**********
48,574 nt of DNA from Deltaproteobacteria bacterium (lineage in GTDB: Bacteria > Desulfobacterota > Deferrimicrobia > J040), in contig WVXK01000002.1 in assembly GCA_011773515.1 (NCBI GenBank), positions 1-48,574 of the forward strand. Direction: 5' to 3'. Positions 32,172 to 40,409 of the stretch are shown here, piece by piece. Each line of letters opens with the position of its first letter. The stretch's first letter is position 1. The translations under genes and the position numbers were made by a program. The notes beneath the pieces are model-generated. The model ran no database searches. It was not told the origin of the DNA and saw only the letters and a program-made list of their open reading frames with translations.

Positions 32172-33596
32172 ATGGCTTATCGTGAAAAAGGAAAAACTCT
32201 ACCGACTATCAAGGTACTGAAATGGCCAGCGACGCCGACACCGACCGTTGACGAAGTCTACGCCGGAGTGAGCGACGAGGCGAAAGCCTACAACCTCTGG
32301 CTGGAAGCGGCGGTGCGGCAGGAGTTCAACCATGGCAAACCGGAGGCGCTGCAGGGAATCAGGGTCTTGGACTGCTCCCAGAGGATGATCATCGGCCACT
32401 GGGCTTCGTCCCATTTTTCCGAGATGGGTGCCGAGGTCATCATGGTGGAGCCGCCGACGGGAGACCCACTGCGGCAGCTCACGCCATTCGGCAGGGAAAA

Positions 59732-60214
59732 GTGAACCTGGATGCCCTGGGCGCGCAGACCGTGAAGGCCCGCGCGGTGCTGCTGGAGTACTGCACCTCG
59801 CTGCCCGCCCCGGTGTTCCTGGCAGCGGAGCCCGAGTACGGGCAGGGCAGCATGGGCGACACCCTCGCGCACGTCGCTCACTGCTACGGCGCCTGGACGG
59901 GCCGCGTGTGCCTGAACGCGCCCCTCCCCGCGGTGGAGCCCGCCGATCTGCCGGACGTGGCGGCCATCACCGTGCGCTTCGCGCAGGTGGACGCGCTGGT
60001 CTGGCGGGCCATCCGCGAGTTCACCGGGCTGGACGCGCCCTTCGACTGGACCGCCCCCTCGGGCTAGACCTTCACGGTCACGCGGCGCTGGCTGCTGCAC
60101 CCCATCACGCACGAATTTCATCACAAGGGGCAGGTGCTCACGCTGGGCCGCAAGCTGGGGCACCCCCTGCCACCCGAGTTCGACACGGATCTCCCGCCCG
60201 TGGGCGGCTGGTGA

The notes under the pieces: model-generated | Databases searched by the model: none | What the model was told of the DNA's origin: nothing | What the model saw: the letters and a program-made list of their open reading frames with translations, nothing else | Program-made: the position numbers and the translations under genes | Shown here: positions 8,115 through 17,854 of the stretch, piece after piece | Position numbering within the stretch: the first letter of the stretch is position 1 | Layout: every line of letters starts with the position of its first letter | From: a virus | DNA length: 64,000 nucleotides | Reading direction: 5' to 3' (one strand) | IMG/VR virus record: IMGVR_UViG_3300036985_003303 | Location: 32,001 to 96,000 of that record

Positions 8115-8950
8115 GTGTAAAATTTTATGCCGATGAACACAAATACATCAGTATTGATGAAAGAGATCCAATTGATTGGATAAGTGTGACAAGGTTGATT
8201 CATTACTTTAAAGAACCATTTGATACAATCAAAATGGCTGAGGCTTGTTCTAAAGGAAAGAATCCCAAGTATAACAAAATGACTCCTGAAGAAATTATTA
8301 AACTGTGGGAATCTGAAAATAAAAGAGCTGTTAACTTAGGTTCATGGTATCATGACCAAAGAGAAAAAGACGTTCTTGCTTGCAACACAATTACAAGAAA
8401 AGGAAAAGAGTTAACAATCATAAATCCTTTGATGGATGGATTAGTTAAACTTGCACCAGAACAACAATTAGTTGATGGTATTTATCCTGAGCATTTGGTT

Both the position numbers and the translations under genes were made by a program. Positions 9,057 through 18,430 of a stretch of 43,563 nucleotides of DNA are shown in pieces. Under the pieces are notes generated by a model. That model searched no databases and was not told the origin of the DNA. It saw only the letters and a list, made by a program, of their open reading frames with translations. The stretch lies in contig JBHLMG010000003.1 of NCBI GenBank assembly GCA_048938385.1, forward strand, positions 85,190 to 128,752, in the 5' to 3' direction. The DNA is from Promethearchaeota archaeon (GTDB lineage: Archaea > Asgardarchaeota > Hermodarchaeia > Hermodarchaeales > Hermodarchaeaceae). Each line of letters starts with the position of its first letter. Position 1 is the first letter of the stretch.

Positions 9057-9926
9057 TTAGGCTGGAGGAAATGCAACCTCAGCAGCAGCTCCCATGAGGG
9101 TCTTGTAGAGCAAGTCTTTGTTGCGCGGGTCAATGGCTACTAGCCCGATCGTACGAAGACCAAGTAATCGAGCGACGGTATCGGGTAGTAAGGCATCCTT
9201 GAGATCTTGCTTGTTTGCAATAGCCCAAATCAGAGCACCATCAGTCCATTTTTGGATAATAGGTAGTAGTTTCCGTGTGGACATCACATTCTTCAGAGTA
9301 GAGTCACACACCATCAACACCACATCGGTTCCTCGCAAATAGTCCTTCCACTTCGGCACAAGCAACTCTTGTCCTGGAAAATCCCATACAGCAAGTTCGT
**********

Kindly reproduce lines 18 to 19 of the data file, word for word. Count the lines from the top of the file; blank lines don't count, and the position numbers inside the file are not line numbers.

8301 AACTGTGGGAATCTGAAAATAAAAGAGCTGTTAACTTAGGTTCATGGTATCATGACCAAAGAGAAAAAGACGTTCTTGCTTGCAACACAATTACAAGAAA
8401 AGGAAAAGAGTTAACAATCATAAATCCTTTGATGGATGGATTAGTTAAACTTGCACCAGAACAACAATTAGTTGATGGTATTTATCCTGAGCATTTGGTT